In a first, Peruvians voted in a legislative election held separately from a presidential ballot. President Martin Vizcarra dissolved the legislature last year, amid an anti-corruption campaign. Michael Shifter, president of the Inter-American Dialogue, spoke with CGTN’s Roee Ruttenberg about the vote and what it means for Peru going forward.
Comments by Michael Shifter:
“If president Vizcarra had one objective, it was to diminish Popular Force, the party of Keiko Fujimori, which had been such an obstacle in his efforts to try to pursue an anti-corruption agenda. Popular Force will still be in the new congress, but they will be much weaker than they were before. That is good for Vizcarra.”
“I don’t think Keiko Fujimori has given up on being president, but I think she is going to have a very hard time, it is going to be a very uphill battle for her. Her party and herself have been discredited, there are serious corruption charges. They are in a weak position, I think it is highly unlikely that she’ll achieve her objective of being president of Peru.”
“Last week the highest court in Peru reaffirmed Vizcarra’s decision [of dissolving congress]. There was some debate about it, some scholars thought it was constitutional, others had more doubts about it, but as a political move, it was good for him. This offers an opportunity. Now, this is a big test for Vizcarra, to see if he can get through and work with new parties, more centrist parties, see if they are willing to cooperate with him, and pursue his agenda.”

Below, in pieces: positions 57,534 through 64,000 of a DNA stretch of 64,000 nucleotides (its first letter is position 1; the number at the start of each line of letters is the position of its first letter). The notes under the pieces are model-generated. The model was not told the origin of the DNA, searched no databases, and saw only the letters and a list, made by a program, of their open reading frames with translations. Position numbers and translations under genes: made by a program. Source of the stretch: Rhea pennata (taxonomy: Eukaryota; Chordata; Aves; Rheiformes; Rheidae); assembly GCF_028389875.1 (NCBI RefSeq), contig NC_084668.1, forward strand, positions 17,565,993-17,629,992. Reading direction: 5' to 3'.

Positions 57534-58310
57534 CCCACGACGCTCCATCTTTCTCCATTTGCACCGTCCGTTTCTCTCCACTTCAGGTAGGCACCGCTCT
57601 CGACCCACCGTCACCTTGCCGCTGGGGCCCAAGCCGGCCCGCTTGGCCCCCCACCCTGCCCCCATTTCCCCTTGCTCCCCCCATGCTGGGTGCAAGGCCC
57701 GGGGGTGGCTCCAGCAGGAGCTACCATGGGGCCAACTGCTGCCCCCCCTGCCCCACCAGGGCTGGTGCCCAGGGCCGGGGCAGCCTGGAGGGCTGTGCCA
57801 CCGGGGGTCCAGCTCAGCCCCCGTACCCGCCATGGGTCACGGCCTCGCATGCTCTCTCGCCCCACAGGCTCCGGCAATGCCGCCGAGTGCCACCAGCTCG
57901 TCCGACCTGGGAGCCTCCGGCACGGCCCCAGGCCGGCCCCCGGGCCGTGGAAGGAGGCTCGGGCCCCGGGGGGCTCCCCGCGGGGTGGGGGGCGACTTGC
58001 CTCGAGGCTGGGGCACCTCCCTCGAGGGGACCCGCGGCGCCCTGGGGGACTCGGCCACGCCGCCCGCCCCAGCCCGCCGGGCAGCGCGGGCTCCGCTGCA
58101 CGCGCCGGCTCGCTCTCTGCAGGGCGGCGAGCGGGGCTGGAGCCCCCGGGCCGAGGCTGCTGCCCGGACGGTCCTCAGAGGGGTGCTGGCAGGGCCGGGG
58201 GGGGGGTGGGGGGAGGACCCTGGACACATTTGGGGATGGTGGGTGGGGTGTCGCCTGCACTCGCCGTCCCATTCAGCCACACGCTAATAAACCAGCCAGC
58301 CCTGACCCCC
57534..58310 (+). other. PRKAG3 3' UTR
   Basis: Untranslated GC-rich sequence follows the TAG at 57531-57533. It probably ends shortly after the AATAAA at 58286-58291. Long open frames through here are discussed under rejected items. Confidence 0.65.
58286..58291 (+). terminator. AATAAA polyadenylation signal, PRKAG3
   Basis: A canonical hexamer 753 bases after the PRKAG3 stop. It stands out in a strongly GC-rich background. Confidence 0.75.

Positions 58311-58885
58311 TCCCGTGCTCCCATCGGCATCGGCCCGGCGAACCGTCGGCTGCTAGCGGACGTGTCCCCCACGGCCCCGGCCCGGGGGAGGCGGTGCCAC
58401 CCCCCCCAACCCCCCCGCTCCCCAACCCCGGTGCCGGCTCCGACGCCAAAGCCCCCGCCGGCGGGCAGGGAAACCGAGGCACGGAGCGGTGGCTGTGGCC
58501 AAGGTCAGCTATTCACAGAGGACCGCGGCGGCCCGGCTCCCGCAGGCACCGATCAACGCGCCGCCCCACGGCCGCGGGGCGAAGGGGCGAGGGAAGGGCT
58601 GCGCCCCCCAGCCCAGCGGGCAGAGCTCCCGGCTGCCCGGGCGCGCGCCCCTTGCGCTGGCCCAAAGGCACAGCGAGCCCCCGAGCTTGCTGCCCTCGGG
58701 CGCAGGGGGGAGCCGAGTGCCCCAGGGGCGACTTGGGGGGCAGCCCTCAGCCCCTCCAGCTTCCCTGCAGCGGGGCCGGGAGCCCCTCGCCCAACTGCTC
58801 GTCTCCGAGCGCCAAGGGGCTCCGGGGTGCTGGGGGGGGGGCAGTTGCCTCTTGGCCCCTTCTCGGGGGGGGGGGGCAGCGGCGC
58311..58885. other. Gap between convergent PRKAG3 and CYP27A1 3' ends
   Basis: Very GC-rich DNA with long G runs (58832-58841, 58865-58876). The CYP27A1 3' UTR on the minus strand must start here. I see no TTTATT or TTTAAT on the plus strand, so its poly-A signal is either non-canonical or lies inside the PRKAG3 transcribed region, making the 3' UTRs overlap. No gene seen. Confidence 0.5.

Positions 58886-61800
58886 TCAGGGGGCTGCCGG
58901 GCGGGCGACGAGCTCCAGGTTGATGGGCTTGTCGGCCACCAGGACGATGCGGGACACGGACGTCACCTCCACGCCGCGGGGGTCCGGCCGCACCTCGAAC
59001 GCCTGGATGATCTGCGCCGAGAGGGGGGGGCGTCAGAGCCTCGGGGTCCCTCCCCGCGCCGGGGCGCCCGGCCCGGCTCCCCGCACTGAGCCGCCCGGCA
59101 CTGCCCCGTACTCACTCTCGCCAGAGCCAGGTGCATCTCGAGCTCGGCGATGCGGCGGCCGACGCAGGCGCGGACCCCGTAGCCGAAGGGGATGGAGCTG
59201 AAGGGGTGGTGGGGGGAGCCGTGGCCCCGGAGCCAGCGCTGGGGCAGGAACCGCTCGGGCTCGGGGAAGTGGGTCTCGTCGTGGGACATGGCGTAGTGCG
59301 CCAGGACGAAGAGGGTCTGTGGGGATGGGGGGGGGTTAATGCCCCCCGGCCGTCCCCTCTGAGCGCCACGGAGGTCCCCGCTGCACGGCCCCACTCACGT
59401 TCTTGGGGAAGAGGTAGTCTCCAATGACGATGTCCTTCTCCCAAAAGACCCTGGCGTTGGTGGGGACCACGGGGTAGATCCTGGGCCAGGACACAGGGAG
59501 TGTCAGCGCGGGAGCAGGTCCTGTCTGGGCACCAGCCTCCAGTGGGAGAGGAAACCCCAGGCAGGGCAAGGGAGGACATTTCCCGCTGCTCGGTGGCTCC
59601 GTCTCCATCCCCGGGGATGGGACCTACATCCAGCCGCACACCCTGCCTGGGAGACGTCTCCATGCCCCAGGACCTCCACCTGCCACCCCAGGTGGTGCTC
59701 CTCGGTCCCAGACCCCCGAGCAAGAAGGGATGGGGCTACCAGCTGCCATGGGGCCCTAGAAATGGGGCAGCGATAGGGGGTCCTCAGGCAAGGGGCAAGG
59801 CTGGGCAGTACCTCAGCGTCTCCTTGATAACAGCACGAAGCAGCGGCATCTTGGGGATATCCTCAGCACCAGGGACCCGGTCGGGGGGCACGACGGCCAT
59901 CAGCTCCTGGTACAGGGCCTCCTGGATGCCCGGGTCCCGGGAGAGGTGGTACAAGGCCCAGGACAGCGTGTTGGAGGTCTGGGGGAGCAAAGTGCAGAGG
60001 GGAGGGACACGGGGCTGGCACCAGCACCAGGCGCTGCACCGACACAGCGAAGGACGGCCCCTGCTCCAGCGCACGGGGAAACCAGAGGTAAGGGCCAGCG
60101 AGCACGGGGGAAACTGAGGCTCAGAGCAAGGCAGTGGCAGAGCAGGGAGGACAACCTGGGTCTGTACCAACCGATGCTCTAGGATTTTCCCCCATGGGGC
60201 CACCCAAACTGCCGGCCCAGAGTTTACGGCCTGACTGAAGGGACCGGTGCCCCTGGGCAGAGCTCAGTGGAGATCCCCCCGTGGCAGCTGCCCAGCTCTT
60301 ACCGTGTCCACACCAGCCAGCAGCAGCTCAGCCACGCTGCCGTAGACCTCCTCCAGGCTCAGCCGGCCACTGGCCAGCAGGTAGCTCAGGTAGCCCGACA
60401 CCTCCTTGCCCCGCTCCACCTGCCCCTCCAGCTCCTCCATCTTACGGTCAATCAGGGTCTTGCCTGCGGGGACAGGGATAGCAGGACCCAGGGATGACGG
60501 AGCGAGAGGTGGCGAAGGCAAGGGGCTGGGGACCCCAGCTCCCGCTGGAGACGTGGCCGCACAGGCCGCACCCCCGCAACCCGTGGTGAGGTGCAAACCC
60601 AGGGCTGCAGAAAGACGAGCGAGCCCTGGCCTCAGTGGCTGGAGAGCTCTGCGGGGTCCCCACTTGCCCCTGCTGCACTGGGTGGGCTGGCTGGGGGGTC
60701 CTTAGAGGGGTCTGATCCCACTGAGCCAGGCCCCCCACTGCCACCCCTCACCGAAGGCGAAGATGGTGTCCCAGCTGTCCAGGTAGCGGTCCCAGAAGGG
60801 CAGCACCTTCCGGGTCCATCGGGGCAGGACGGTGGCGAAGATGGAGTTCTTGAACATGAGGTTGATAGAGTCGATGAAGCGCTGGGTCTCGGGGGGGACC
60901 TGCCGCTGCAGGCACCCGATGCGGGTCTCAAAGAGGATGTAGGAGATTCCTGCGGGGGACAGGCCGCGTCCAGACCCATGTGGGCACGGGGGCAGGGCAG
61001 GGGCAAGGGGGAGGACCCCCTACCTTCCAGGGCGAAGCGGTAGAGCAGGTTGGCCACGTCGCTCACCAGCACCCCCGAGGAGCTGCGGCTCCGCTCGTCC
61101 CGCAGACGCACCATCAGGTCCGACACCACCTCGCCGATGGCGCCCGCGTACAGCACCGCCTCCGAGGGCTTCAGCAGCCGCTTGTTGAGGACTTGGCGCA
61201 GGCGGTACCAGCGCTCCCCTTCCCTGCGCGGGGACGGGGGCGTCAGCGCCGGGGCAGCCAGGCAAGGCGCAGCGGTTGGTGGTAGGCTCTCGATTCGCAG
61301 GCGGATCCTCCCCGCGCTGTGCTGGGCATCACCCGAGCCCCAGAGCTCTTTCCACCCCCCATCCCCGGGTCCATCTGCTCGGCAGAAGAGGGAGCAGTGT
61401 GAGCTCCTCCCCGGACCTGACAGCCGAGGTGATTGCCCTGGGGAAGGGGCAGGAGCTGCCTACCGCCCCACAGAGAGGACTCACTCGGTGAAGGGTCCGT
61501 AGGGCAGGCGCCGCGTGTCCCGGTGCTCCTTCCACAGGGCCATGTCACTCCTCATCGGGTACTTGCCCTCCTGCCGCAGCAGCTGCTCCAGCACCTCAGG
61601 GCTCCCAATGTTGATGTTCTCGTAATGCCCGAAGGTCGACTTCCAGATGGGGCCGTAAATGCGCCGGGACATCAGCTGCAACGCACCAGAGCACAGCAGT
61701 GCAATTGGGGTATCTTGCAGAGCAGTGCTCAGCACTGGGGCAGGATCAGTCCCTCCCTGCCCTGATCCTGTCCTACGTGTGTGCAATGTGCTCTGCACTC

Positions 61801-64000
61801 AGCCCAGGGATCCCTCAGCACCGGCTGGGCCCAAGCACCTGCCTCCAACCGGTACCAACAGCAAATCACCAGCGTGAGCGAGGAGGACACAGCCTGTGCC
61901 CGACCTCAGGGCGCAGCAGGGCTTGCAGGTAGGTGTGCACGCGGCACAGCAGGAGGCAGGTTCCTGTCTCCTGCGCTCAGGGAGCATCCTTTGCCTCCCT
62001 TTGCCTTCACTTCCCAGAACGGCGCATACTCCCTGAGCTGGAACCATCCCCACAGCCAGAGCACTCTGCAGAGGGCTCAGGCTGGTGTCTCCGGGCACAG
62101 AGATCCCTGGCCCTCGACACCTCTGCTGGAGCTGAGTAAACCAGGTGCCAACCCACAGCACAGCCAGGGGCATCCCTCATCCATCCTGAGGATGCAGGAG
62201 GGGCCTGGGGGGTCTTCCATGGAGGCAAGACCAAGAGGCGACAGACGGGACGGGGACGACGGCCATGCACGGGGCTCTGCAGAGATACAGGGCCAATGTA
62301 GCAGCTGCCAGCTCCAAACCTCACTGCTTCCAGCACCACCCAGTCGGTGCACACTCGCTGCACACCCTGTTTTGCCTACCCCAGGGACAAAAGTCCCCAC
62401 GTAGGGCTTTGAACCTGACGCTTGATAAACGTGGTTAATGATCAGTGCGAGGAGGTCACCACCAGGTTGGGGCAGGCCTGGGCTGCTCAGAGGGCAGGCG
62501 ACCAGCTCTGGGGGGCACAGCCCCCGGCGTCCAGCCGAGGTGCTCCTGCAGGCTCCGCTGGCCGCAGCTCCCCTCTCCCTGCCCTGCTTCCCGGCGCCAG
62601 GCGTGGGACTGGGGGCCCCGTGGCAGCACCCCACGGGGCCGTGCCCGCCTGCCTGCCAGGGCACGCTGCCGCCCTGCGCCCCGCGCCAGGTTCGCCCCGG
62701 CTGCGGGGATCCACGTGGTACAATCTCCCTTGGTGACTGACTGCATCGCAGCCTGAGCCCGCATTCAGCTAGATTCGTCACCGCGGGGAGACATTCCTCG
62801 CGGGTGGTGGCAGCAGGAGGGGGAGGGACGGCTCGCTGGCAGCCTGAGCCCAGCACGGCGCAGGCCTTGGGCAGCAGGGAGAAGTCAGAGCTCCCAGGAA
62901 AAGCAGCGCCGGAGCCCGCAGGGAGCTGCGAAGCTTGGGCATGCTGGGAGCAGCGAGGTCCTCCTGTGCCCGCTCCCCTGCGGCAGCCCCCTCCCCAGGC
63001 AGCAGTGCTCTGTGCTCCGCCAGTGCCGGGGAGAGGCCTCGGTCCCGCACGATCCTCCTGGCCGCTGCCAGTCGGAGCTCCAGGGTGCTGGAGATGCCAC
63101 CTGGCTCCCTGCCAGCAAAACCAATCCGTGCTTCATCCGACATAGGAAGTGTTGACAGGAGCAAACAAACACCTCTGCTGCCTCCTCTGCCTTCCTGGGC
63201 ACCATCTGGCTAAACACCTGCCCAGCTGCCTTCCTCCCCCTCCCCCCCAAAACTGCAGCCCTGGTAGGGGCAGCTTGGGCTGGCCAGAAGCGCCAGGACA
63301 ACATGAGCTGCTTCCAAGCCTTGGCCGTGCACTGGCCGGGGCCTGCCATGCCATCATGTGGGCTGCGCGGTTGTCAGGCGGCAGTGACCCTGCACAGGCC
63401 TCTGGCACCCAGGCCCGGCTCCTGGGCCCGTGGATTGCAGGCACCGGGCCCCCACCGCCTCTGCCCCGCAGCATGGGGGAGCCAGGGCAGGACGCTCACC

“We’ll have to see exactly who is going to be in congress. We know the parties already, but we have to see who the individuals are and whether they want to commit to this anti-corruption agenda and work with Vizcarra, or whether they are going to be more focused on positioning themselves for the elections in 2021, which I think is a real risk.”
“Peru has all the characteristics that other Latin American countries [that have seen mass protests in the last year] have. In this case, they had an escape valve which was this election that Vizcarra called for a new assembly. But it wouldn’t be surprising to see protests. There is a lot of disgust with the political system, there is a lot of inequality, the rate of growth is slowing… So it wouldn’t be surprising to see some unrest, it is a country with a history of unrest, but so far has been contained and manageable.”